Marriage and the Court: Clinging to the Strands of Hope

The late Fr. Richard John Neuhaus always professed to be “hopeful.” And as our politics worsened with each turn in the “culture wars,” we would hear him say, “We can still turn this around!”

There were echoes ever fainter of Fr. Neuhaus as some of us dragged ourselves out of the Supreme Court last Wednesday after the oral arguments on marriage. Some of our friends were latching on to things said by Justice Kennedy, stirring their hope that he may just yet back away, at the last moment, from the path he has been setting in place for nineteen years. That path has led step by step, as though it were designed to culminate in a “constitutional right” of homosexual marriage.

For Kennedy, everything has played out from the premises he put in place in Romer v. Evans (1996): the aversion to the homosexual life could be explained only by an irrational “animus.” And so it could not be plausible for a State to incorporate in its laws an adverse judgment on homosexuality.

But in that case, a State could not refuse to credit a same-sex marriage brought in from another State – and that is what brought forth the Defense of Marriage Act in 1996, an effort to shore up the authority of the States to preserve marriage as we have known it.

In Lawrence v. Texas (2003), Kennedy wrote for the Court in striking down the laws on sodomy, on the same premises. He would shelter from an adverse moral judgment the freedom of gays or lesbians to the sexual intimacy of their private lives. He insisted at the time that this decision implied no other “formal recognition” of the homosexual relation, a veiled reference to the possible recognition of same-sex marriage.

Justice Scalia famously said, in dissent, “Do not believe it.” And then, two years ago, in U.S. v. Windsor, Kennedy wrote in striking down part of the Defense of Marriage Act, for he professed to find that Act animated, once again, by that animus to the homosexual life, the irrational hatred that could find no reasoned ground of justification.

The lower federal courts quickly picked up the cue, and they began striking down the laws and constitutions in the separate States that refused to accept same-sex marriage; for after all, if those laws were explained sufficiently by a irrational animus, clearly they could claim no grounds of “justification.”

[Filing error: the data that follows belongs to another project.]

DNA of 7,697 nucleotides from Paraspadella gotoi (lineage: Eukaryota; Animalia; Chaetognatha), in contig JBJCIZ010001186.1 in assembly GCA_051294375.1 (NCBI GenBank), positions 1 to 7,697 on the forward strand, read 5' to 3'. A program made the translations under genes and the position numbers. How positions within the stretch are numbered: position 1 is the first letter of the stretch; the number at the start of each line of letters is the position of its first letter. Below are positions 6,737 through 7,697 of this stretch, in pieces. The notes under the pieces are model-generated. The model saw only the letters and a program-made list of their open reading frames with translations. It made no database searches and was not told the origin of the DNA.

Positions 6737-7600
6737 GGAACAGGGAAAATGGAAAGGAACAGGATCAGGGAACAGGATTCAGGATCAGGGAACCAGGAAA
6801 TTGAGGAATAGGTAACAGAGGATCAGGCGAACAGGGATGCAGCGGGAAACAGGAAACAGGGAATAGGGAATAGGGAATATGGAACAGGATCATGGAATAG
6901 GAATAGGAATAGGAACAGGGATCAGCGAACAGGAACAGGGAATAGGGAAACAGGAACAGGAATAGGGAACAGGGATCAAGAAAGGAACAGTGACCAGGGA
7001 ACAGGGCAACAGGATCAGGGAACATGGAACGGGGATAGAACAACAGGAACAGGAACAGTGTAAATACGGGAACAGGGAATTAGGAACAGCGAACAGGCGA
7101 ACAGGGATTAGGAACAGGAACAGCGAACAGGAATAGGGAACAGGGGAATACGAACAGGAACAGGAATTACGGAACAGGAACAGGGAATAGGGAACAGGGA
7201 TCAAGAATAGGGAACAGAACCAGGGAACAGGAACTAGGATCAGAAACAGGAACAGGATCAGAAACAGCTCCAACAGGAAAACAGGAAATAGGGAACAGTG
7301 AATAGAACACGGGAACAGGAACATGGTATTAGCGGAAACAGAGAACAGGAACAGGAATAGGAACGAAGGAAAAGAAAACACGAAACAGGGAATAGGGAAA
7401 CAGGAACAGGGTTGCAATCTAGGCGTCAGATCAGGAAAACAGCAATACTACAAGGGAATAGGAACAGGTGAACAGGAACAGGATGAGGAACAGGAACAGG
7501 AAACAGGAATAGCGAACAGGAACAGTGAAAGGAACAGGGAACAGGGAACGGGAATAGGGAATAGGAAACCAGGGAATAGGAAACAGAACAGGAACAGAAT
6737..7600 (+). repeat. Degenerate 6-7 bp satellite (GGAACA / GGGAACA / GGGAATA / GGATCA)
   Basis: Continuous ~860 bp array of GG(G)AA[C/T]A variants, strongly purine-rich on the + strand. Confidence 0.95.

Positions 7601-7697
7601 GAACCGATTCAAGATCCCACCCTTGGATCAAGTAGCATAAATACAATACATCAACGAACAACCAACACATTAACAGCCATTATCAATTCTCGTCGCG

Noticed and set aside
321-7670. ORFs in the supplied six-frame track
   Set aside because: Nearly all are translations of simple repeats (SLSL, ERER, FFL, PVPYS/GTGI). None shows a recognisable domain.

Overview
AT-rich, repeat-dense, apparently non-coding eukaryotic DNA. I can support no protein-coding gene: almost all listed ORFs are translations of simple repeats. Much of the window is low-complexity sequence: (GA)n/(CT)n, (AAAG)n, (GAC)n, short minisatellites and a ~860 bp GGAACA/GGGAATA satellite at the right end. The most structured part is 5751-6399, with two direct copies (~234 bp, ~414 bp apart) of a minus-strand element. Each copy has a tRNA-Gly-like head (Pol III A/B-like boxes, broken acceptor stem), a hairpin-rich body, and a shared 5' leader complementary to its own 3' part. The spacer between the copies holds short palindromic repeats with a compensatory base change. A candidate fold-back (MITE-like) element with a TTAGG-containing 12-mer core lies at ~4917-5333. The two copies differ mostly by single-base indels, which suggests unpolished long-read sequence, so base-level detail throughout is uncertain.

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We await the churning of Justice Kennedy’s psyche.

But now we were back in Court again as an appellate panel in the 6th federal circuit sustained the laws on marriage in Ohio. And now, curiously, in the opening moments, Justice Kennedy was voicing words of caution. The key word was “millennia”: “This definition has been with us for millennia. And. . .it’s very difficult for the Court to say, oh, well, we – we know better.”

Justice Breyer, on the liberal side, made the same sounds. Marriage as we’ve known it, “has been the law everywhere for thousands of years among people who were not discriminating even against gay people, and suddenly you want nine people outside the ballot box to require States. . .to change what marriage is to include gay people.”

Were these the sounds of a newfound prudence counseling caution? Or were they the gestures of judges feigning to strain, before going on to do what they’ve wished to do all along? The strain would be readily dissolved. We’ll hear it said that “slavery had been one of the oldest institutions; it too had been around for millennia before we came to understand its wrongness.” The conservatives invoke “tradition” as a substitute for offering a moral account of what they wish to defend. When the claim to tradition is denied, their position collapses.

Only Justice Alito pressed the question that my readers have heard from me again and again: If marriage were detached from the purpose of begetting children, what would confine marriage to a coupling? Alito posed the problem of four people – two men, two women – wishing to marry as ensemble: “What would be the logic of denying them the same right?” We’ve heard also of the “throuples,” ensembles of three, and we are certain to see them seeking the answer to the same question.

Mary Bonauto, arguing for same-sex marriage, replied that “multiple people joining into a relationship, is not the same thing we’ve had in marriage, which is. . .the mutual support and consent of two people.” Are we doing this simply through stipulation? She simply insists that it must “two people”? Well, we insist in the same way that “it must be a man and woman.”

Ms. Bonauto saw problems of “consent and coercion” in these ensembles. No, said Alito, “let’s say they’re all consenting adults, highly educated. They’re all lawyers.” To these questions there were no tenable answers, as Alito sought to find the limits to the principle that would rearrange our institutions and lives.

These are the kinds of questions that conservative judges typically press. And they could have been pressed here to reveal even more dramatically the incoherence of the argument for same-sex marriage. But no other conservative judge joined Alito in driving the argument through. The conservative judges seemed as stunned in disbelief as the rest of us.

The decision now is beyond their reach; they can only cling to hope with the rest us, as we await the churning of Justice Kennedy’s psyche.

Hadley Arkes

Hadley Arkes

Hadley Arkes is the Ney Professor of Jurisprudence Emeritus at Amherst College. He is also Founder and Director of the Washington-based James Wilson Institute on Natural Rights and the American Founding. His most recent book is Constitutional Illusions & Anchoring Truths: The Touchstone of the Natural Law. Volume II of his audio lectures from The Modern Scholar, First Principles and Natural Law is now available for download.